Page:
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4b - No nudes today, zealots rule, OK?

Peter Craven; The Age; October 6, 2008

David Marr, The Henson Case -Australia

David Marr's The Henson Case, the book that traces the progress of the recent controversy that overtook the nation's most celebrated photographer in May this year, goes on sale today.

Its publication has been preceded by a further and unexpected installment of the furore that had Bill Henson's exhibition closed and subjected to police investigation, as well as accusations that it was pornographic.

Now we have Premier John Brumby calling for an investigation into the fact that a primary school principal allowed Henson to visit his school for possible models.

Federally, the Leader of the Opposition, Malcolm Turnbull, the only major political figure to speak on behalf of "freedom" in the context of the previous Henson hysteria, has now declared that he feels "outrage" at these reported visits.

Prime Minister Kevin Rudd, who found himself in disagreement with Cate Blanchett and J. M. Coetzee over Henson, has once again declared himself "disgusted".

Why? Because Henson happened to visit a primary school and asked the respective parents of one boy and one girl if they would like their children to be models for him. The boy's parents said yes, and the girl's parents said no. End of story you might have thought.

But no. The image of the depraved artist is once again mighty in the land. It is an ironic consequence of David Marr's account of Henson's travails. I have read The Henson Case and it is in some ways surprising how quiet the book is in its representation of the outrageous accusations Henson was subject to. 

The Henson Case does not, for instance, constitute a savage and explicit denunciation of the anti-pedophile campaigner Hetty Johnston, who thinks that to take a photo of a young girl with her clothes off is necessarily pornographic. 

Nor is there much in the way of criticism of the Prime Minister's unrepentant revulsion. Marr says the Camelot moment with the arts community is over, but his book is not the cri de coeur that one might expect from Marr if the philistines in this case were conservative.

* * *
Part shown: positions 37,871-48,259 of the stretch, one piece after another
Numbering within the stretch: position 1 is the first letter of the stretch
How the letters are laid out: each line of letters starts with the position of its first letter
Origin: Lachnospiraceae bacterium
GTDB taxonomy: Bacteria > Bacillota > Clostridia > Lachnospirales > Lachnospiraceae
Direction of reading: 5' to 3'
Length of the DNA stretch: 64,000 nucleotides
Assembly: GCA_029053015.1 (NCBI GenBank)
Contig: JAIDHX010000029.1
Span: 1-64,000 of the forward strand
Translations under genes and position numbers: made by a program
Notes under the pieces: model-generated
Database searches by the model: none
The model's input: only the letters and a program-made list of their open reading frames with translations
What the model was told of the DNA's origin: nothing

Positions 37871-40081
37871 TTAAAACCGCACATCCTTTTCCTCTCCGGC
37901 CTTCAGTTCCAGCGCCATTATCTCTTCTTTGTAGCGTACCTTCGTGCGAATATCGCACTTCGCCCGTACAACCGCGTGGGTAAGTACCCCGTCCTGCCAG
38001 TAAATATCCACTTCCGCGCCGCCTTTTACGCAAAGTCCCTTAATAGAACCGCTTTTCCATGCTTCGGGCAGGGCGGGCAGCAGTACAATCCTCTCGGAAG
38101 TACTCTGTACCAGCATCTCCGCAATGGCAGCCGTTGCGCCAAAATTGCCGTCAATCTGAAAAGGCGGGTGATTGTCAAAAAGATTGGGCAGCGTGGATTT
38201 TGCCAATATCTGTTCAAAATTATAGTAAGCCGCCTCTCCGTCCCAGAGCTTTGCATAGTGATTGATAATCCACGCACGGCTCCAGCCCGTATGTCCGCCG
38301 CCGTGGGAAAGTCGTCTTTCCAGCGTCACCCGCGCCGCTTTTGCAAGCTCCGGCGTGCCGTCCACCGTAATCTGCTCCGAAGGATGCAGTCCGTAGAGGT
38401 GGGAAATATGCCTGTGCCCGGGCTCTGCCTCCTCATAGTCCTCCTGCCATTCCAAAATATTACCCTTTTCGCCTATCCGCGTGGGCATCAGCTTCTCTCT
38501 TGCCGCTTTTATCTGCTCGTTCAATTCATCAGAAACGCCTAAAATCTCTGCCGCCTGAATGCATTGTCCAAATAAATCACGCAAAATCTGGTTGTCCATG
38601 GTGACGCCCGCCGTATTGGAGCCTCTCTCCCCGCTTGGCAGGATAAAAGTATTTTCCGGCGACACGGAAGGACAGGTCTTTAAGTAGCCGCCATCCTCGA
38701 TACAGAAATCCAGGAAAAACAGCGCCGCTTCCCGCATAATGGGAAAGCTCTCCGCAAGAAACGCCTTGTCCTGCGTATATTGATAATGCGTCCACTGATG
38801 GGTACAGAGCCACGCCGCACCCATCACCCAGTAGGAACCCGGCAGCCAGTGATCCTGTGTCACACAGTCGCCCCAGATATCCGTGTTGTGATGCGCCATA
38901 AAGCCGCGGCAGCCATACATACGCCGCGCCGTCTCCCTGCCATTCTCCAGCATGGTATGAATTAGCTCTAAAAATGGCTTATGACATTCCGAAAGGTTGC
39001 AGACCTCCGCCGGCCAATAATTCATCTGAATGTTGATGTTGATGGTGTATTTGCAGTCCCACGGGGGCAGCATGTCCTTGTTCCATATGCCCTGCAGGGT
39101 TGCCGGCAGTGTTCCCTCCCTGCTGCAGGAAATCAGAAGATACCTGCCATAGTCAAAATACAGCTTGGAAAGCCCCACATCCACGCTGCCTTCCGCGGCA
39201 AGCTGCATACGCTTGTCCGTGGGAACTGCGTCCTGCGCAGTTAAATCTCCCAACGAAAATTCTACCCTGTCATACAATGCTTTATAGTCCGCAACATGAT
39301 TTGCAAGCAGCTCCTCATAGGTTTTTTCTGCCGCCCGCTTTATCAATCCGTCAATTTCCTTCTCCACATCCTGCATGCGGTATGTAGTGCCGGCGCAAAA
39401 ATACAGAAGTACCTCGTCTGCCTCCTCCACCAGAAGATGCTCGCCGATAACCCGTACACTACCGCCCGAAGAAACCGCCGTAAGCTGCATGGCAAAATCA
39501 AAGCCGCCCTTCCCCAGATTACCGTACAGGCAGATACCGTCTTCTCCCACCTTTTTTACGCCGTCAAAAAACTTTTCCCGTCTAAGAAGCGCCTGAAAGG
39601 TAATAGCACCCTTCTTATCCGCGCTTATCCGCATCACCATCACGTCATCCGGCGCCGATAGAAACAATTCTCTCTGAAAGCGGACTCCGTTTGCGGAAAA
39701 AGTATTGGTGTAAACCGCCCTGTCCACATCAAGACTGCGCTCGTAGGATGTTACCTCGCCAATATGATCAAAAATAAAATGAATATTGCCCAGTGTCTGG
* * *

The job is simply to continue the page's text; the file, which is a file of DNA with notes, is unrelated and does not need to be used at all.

Perhaps this reflects the split in liberal Australia that the Henson case produced. Marr is clearly pro-Henson and pro-artistic freedom, but he's careful not to step too heavily on the toes of the child protection zealots. 

What does come through with exceptional clarity in David Marr, not least because of this restraint, is that there is no charge for Bill Henson to answer.

And this is directly pertinent to the primary school "scouring" as one newspaper called it. When Donald McDonald's Classification Board, in response to a concerned alert from the Australian Communication and Media Authority (the body that polices the internet) was asked to rule on the Henson images that had inflamed debate it concluded that "the image of nudity" in each case was "very mild", that it was fit to be viewed by persons of all ages and therefore warranted a G rating.

When the NSW Director of Public Prosecutions, Nick Cowdery, QC, looked at the Henson pictures that had been seized by police he said that although the models were naked: 

"There is nothing about the manner in which they are depicted which would cause offence."

He said of the now notorious image of N, the young girl with the budding breasts: 

"There is nothing in the photographs of the girl that could be fairly described as providing a sexual context."

The fuss had been about nothing. Forget for a moment that the director of the Museum of Modern Art, in New York, could come to Australia to testify to Henson's "high artistic merit". According to any reasonable interpretation of the very tough NSW Crimes Act, the images were not pornographic. 

They were also declared to be fit for general exhibition in the eyes of the nation's censor. 

Bill Henson having a look at some kids in a primary school is as innocent and straightforward as a junior footy coach or a casting director of Neighbours doing so. Geoffrey Rush instanced Kodi Smit-McPhee, the young star of Romulus, My Father. Are we to say that he
could not consent because of the possible future ill effects of appearing in a film about family disarray? 

The argument about children and Henson is just as silly. In the case of the boy in question, from the primary school, nudity was not involved, but that is not the point.

The photographs by Henson, subjected to the most intense scrutiny by the highest authorities, in a context of aggravated moral panic and revulsion, have been cleared of any taint of pornography, quite apart from artistic merit. 

The opposite viewpoint has no legal basis and is socially deranged because it assumes the only non-family motive for ever taking photos of children must be perverted.

This falls into precisely the trap of sexualising children that the campaigners so fear.

It's sick, and it has to be resisted. The president of the Victorian Principals Association, Fred Ackerman, said of letting Henson look around the school that this was not a serious breach of regulations. 

Of course it isn't. In 25 years no model has ever complained of Henson's conduct. Brumby should back off, Rudd should reserve his disgust for matters of moment, and Turnbull, who spoke on behalf of freedom when no one else would, should return to form.

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